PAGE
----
April 8, 2010
Food storage takes more than food to insure your family’s survival
When cleaning your shotgun, it is always a good idea to do so on your front porch. That way when a neighbor drives by, you can politely wave — preferably with the shotgun in the waving hand — sending a subtle (well, maybe not so subtle) message through your neighborhood. That neighbor, and soon others, will then know not to knock down your front door to raid your food storage when the revolution comes.
You see, Utah culture is quite unique in its preparation for the apocalypse. The Church of Jesus Christ of Latter-day Saints advises its members to have anywhere from three months to 40 years worth of food stored up — depending on who you talk to and how “faithful” they are — for when God or man decides to put the brakes on the world as we know it.
Being a moderately faithful Mormon (I’ll drink a Pepsi occasionally) I have only about six months or so of what could be defined as “sustenance” under the stairs in my basement. Regardless of my meager supply, I am of the firm conviction that any food storage is only as good as the supply of ammo you have to defend it. My parents, being much more faithful than I, have enough food stored up to feed Ethiopia for three to four years. Now granted, most of these stashed calories were packed up in the 1960s and could therefore be considered of questionable edibility, if they were ever edible in the first place (I fail the see the energy-retaining value in dried prunes), but as my dad always brings up: “They’ve found wheat and honey in the catacombs of Egypt that was still quite tasty.” This from a man who eats cold oatmeal with raisins every morning. But all of their preparation will be for naught when the neighbors observe that my parents are still fat while they are selecting which of their children to eat first.
Once the mushroom clouds have dissipated it will only take a few weeks, in my opinion, before armed former Green Peace activists are patrolling the streets looking for any house with lights still on. That is why a giant NRA sticker on your cars and in your front window will go much further in ensuring your survival than powdered and canned “Blueberry Dessert Product.” Of course my mom and dad say they have so much food so they can share. Oh, it’ll be “shared” all right but only for so long before your neighbors start fantasizing about your thigh roasting on a spit over the fire. This is why you should count the number of persons able to operate a gun within, say, a mile or two of your house and estimate how many rounds it would take to bring them down (without spoiling too much of the potential meat). If we all have — and it is common knowledge that we each have — enough ammo to wipe out the neighborhood, we can ensure our communal apocalyptic nightmare will at least be peaceful enough to quietly chew on powered milk solids as the iridescent glow from the nuclear winter gleams off the barrels of our well-maintained shotguns.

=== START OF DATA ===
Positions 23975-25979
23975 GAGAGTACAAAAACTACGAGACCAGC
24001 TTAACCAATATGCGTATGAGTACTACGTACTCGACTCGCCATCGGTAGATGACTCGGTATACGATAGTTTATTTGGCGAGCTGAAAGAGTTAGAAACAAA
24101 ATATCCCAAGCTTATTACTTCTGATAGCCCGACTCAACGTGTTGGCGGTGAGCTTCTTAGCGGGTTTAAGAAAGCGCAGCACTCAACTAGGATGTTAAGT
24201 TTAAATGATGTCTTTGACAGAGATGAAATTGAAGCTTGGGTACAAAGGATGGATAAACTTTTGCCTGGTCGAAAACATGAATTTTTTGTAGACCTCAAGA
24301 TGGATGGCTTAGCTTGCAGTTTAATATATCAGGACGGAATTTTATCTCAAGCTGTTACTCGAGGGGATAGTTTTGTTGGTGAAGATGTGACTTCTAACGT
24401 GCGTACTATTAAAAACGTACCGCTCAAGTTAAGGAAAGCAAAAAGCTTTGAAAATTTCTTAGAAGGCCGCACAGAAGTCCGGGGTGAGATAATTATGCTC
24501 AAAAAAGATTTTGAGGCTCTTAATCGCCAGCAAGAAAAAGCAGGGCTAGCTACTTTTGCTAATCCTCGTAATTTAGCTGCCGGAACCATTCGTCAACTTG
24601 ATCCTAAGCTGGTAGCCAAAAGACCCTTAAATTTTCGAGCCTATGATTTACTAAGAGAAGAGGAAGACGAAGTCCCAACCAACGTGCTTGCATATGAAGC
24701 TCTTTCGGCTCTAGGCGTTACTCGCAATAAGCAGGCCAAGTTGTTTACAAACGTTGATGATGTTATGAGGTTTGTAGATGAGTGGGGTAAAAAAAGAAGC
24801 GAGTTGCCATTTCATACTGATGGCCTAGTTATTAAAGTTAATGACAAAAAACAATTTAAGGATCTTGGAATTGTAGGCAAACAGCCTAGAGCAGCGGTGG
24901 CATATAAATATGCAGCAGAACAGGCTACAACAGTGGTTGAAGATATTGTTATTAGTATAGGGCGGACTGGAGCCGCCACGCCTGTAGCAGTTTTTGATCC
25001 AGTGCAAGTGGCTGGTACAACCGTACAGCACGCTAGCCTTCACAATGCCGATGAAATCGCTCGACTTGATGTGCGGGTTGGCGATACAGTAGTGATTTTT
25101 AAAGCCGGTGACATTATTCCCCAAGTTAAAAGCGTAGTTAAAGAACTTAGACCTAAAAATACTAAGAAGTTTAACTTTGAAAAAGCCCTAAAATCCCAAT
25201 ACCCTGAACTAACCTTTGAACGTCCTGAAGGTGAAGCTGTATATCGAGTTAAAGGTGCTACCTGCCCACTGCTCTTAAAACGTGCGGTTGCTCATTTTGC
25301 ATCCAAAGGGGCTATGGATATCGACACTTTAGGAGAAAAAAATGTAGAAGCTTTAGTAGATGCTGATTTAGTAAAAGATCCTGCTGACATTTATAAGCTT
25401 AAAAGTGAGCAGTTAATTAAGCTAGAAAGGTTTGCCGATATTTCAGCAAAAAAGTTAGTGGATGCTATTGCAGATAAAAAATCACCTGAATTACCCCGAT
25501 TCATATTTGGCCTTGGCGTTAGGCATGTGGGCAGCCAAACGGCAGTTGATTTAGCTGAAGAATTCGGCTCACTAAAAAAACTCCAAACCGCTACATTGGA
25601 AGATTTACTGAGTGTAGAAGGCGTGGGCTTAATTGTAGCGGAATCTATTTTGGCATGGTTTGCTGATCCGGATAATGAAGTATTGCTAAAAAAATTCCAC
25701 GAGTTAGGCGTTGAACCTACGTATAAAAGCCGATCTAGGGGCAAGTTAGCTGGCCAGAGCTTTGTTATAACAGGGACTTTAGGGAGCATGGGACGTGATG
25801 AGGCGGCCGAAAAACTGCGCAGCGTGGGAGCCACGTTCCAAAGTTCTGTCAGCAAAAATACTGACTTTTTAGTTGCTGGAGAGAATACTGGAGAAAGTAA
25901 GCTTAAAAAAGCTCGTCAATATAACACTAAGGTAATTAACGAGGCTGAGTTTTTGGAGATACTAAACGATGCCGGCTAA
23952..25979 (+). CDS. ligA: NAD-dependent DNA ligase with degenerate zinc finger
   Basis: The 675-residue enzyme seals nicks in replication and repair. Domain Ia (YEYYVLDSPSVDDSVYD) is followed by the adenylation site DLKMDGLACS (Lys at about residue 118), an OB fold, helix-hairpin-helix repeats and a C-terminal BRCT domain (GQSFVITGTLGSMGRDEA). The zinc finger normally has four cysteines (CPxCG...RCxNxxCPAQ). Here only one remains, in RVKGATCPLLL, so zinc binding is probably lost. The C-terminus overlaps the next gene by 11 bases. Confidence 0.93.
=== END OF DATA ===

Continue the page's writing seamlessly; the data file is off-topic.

Along these lines, the Mormon Church also advises its members to have a 72-hour kit of survival supplies on hand for emergencies. My wife, again being more faithful than I, has taken this quite seriously. Along the wall and well within quick swiping distance in our garage are large hiking backpacks, which I foolishly bought with the intention of going hiking and backpacking, stuffed with every conceivable necessity for an extended high-speed race to… well, I’m not exactly sure where, but I assume wherever the emergency is not. We’ve got everything from games to keep the little ones entertained to extra big rolls of toilet paper. This, of course, is very wise of my wife for I will tell you now, when I see the mushroom cloud rising over the Oquirrhs, or a tsunami rising from the Great Salt Lake, the first thing to enter my mind will be toilet paper!
I don’t wish to alarm any of you over this. Just because I maintain a list of the “plumpest” children in the neighborhood does not mean I wish for any circumstances where the survival of my family’s genes, flat feet, diabetes and all, are ever held in the balance. Just want you all to know there is a 20-gauge shotgun with about 3,000 rounds (I’m a poor shot) in my basement right next to the 30-year-old potato flakes and also several sharp knives stuffed in the outer pockets of those bulging backpacks in the garage (“Get your own damn toilet paper!”), in case you get any ideas.
John Hamilton is the creative director for Transcript-Bulletin Publishing.